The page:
The second day I’m here, I wake up at 5:30 a.m. due to roommates who have chosen to turn all of the lights on and talk loudly in an Asian language. It’s a stark contrast to hostel life in NOLA, where my Australian counterparts would sleep off nightmare hangovers well into the afternoon while I’d wake up at eight, sober yet hot humidity-weary. My dreams over the past two weeks have become so vivid, and this factor coupled with how long I’ve been on the road, have me waking up every morning with a sense of placement in each new city so strong I forget that I have a life anywhere else.
As I roll around in my sheets, trying to not turn this over in my head for fear of ruining it, I remember that Los Angeles has an outpost of the Erin McKenna’s Bakery I visited in New York. These bakeries—gluten-free, vegan, and often with sugar-free goods—simultaneously make me homesick for Boots back home, and encourage a healthy amount of occasional gluttony on my part. The L.A. bakery is parked on an adorable stretch in Beverly Hills. The girl at the counter and I chat about Kathryn Schulz’ recent New Yorker article about the earthquake that will seemingly obliterate the Pacific Northwest, and the magma caldera beneath Yellowstone that will destroy everything else. The juxtaposition of a lively conversation about impending doom in the midst of such sweetness seems to be reflective of the person I’m becoming these days.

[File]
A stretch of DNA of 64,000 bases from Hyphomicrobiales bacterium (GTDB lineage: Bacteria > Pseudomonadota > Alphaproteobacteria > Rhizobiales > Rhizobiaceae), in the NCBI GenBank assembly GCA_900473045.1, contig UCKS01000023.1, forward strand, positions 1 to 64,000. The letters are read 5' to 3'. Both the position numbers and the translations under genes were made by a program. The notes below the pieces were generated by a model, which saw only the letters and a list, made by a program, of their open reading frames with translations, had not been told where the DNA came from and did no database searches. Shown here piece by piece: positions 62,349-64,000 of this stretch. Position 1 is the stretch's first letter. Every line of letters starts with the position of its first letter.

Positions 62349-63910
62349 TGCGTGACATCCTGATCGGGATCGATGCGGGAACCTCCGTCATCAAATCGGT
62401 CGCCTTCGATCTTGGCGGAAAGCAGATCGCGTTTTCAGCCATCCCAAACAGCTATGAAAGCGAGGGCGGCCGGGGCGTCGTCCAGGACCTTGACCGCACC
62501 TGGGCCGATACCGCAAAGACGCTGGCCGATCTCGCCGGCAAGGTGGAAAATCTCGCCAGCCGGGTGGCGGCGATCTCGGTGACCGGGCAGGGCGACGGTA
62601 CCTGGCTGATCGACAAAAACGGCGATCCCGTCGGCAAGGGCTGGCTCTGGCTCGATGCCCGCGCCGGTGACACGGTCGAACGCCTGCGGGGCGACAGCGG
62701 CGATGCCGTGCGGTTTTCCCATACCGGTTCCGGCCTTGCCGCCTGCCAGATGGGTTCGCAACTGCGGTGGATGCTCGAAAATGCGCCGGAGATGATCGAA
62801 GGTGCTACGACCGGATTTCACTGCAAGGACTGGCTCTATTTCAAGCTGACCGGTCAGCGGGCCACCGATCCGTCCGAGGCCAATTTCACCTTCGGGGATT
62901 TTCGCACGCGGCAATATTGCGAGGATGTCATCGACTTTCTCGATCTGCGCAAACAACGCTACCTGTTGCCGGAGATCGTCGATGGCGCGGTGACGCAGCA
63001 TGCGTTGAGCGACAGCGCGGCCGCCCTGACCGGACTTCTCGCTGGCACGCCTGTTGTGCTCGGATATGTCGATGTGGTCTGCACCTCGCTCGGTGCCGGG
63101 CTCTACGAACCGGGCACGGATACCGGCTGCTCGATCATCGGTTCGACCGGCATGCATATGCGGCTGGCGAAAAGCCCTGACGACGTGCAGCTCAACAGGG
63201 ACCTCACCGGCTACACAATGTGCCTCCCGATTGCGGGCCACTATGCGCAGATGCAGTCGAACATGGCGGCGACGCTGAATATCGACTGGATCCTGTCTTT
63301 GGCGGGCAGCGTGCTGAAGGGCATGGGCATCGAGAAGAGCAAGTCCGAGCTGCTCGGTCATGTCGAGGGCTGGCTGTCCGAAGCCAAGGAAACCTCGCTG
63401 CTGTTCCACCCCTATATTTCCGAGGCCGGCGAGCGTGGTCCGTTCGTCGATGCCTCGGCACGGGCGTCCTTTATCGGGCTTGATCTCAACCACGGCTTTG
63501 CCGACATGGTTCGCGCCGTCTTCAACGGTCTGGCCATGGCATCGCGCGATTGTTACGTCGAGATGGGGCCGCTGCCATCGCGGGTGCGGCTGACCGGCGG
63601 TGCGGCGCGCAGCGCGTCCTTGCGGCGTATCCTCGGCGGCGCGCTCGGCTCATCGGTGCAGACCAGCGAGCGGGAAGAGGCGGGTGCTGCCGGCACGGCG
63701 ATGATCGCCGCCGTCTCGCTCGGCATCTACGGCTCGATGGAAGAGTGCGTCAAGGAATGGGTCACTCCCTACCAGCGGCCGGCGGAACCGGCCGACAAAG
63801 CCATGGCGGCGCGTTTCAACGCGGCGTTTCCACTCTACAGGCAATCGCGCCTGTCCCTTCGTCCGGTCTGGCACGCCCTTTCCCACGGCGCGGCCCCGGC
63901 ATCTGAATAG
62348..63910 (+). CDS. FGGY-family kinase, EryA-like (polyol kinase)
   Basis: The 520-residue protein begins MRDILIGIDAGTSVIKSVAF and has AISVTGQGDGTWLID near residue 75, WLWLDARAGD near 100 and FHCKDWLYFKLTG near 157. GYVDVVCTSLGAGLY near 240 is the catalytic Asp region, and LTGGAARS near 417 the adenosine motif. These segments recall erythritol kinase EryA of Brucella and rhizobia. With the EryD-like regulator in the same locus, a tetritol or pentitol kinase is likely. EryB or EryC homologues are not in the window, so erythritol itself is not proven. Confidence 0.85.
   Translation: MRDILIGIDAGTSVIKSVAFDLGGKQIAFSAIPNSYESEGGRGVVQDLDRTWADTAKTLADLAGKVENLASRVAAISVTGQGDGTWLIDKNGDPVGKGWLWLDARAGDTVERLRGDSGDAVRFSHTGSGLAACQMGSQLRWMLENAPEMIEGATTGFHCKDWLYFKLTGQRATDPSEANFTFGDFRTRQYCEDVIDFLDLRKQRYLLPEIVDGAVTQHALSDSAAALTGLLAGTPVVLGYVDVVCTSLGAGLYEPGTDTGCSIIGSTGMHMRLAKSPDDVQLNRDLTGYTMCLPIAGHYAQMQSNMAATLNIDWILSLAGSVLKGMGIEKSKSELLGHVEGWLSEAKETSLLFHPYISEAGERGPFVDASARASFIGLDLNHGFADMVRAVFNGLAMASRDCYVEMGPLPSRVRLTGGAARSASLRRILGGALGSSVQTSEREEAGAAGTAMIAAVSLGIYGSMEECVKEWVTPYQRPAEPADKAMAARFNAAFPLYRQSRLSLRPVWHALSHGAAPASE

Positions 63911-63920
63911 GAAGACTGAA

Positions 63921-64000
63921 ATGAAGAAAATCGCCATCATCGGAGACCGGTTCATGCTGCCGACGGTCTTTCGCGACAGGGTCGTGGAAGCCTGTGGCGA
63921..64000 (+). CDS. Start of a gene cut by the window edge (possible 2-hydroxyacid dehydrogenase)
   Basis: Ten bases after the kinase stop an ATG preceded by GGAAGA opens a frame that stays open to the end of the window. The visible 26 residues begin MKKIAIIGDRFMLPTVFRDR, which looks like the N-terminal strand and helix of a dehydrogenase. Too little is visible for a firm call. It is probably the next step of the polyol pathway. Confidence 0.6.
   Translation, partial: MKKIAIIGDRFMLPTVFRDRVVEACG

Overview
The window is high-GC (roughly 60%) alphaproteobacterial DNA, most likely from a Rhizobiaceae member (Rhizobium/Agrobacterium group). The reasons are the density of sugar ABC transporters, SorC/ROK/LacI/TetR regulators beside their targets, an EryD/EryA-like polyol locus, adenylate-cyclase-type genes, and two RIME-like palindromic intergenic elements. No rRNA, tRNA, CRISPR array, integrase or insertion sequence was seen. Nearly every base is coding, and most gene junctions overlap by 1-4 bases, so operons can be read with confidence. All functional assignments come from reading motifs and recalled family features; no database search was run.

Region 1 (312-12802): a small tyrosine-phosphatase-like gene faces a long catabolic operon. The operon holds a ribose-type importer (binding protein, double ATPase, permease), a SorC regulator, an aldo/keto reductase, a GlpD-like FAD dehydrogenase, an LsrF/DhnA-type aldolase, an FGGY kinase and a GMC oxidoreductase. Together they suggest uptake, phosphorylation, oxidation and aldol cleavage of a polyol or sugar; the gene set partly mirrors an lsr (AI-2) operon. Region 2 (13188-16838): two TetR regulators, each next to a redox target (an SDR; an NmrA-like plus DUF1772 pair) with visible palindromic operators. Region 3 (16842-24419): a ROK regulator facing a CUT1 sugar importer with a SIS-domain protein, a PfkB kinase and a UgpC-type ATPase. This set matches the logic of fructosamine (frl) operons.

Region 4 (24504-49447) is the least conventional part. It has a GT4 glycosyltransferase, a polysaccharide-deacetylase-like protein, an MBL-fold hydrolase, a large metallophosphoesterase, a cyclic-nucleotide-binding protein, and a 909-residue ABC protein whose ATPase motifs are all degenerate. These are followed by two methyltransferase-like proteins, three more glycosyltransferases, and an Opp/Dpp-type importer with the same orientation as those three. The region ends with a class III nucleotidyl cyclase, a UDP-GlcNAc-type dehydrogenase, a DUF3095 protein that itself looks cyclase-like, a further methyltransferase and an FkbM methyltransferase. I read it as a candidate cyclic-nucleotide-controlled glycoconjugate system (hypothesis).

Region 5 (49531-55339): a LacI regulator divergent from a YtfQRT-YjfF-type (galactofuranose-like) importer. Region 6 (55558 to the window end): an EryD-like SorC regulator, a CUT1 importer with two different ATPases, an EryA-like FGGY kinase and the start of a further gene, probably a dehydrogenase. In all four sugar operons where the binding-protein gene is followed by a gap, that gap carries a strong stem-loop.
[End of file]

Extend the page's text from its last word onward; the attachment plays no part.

And I’ll tell you—it’s a person I am glad to be. Throughout the history of my being, I’ve lived the very odd reality of being a sweet, intelligent girl deeply confused by the world we live in; the resulting incarnations of such being a shadow side that is still finding the right fit for the practice of being a whole person. By some cosmic function, it is this aspect of my personality that has taken precedence in my relationships with other humans. For years, I’ve heard other people tell stories about it to me—that it came off as mentally ill; that it came off as jaded and cynical; that it came off as anxious and self-destructive; that it just plain scared the crap out of them. My grasp on it has been overestimated to the point where I’ve lost things about myself and people I cared about to all of the noise this has created for me.
I am reassured by my counselor back home on the regular that this isn’t entirely my fault, and is in fact one of the problems that women have to live with in our modern society. The last year has been an exhausting process of trying to pick up the pieces and craft them into something that makes sense to me. And what makes sense to me at this point, twenty-one years in, is that I’m done caring. You can think of me as apocalyptic if you’re inclined; you can tell me I’m a mess, or that I’m nuts, and all of it will have a grain of truth to it. But these things do not own me, nor am I going to put them away for you. It’s just beginning to matter less and less, because what I see in the mirror is a ball of girl-powered, gently loving fury that is too wild to need a definition of a society that I wasn’t very sold on in the first place.